Tom Bourdillon

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Thomas Duncan Bourdillon ( /bɔːrˈdɪlən/ bor-DIL-ən; [1] 16 March 1924 – 29 July 1956) was an English mountaineer and member of the 1953 British Mount Everest Expedition which made the first ascent of Mount Everest. He died in Valais, Switzerland, on 29 July 1956 aged 32.


Background and education

Born in Kensington, London, Bourdillon was the elder son of Robert Benedict Bourdillon (1889–1971), a scientist who in 1909 had been a founding member of the Oxford University Mountaineering Club and of his wife, Harriet Ada Barnes. He was a grandson of the poet Francis William Bourdillon, nephew of Francis Bernard Bourdillon, and cousin of John Francis Bourdillon. [2]

Bourdillon was educated at Gresham's School, Holt, and Balliol College, Oxford, where he read Physics and was president of the Oxford University Mountaineering Club. [2]


Bourdillon made a career as a physicist in rocket research. [2]


Active as a climber while still a schoolboy, Bourdillon developed his climbing during his years at the University of Oxford. By his mid-twenties he was an inspiring figure in the renaissance of British climbing in the Alps, and he then moved on to the challenge of the Greater Ranges and Mount Everest. [2]

Bourdillon had been with Eric Shipton on the 1951 reconnaissance of Everest and on Cho Oyu in 1952. He was in charge of the oxygen equipment on the 1952 and 1953 expeditions, and recommended closed-circuit equipment. [3]

With his father, Robert Bourdillon, he developed the closed-circuit bottled oxygen apparatus used by Charles Evans and himself on their climb to the South Summit of Everest on 26 May 1953. Bourdillon could have been either the first or second man to officially summit Everest, but he was forced back when Evans's oxygen system failed. The pair came within 300 feet (91 m) of the Main Summit; both turning back after reaching the South Summit. Three days later, Hunt directed Edmund Hillary and Tenzing Norgay to go for the Main Summit, using open-circuit equipment; which they reached on 29 May 1953. Bourdillon never attempted an Everest expedition again. [2]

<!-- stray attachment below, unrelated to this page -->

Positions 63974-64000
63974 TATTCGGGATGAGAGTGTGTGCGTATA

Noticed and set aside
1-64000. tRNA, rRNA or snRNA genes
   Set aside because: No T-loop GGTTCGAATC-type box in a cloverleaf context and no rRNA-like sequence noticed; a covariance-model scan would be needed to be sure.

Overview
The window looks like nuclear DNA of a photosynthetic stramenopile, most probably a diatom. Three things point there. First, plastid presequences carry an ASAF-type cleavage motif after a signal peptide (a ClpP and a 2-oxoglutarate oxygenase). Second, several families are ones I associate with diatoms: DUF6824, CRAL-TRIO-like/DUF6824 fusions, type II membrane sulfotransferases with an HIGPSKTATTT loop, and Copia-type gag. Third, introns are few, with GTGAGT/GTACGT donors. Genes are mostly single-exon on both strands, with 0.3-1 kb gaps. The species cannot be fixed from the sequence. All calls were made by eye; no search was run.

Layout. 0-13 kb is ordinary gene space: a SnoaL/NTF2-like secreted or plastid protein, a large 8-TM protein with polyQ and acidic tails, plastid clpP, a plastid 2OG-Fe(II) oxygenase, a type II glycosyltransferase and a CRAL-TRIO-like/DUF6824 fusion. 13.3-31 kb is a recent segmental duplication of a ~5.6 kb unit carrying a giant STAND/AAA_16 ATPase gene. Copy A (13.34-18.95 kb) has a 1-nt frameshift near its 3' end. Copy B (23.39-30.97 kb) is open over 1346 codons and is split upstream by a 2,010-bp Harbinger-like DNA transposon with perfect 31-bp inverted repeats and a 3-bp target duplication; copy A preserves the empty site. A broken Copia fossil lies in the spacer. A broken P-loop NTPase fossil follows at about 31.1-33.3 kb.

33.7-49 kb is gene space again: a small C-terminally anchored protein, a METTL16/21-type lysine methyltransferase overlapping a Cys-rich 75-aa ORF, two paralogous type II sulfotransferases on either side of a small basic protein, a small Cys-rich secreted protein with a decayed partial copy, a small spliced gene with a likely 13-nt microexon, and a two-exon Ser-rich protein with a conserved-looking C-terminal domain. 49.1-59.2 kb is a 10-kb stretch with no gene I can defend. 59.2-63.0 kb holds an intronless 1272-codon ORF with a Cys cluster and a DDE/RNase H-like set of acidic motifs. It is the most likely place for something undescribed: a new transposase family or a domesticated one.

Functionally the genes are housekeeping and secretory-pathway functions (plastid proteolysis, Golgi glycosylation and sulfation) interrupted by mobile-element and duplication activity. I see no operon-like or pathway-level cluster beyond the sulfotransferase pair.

Bourdillon died with another climber, Richard Viney, in a climbing accident on 29 July 1956, while ascending the east buttress of the Jägihorn in the Bernese Oberland. [2]


On 15 March 1951, Bourdillon married Jennifer Elizabeth Clapham Thomas (born 1929), a daughter of Ronald Clapham Thomas, at Hendon. [4] They lived near Aylesbury and had one daughter, Nicola, born in 1954, and one son, Simon, who was only ten weeks old when his father died. [5]

In July 2018, Bourdillon's widow opened a new outdoor activity centre at Gresham's School, with an assault course, a zip wire, abseiling, and a climbing tower. [6]


Bourdillon appears as himself in the film The Conquest of Everest (1953) [7] and in archive footage in The Race for Everest (2003).

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  1. G. M. Miller, BBC Pronouncing Dictionary of British Names (Oxford UP, 1971), p. 18
  2. 1 2 3 4 5 6 Salkeld, Audrey. "Bourdillon, Thomas Duncan". Oxford Dictionary of National Biography (online ed.). Oxford University Press. doi:10.1093/ref:odnb/62907.(Subscription or UK public library membership required.)
  3. John Hunt, The Ascent of Everest (London: Hodder & Stoughton, 1953), pp. 257-262,276-278
  4. "BOURDILLON, Thomas D, and THOMAS, Jennifer E C" in Register of Marriages for Hendon Registration District", vol. 5e (1951), p. 1289
  5. Register of Births for Aylesbury Registration District, volume 6a, Pages 403 (BOURDILLON, Nicola M) and 510 (BOURDILLON, Simon B)
  6. David Bale, "International rugby stars Tom and Ben Youngs return to their old school as special guests" in Eastern Daily Press , 5 July 2018, accessed 22 July 2021
  7. Stuart Ward, British culture and the end of empire (Manchester University Press, 2017), p. 62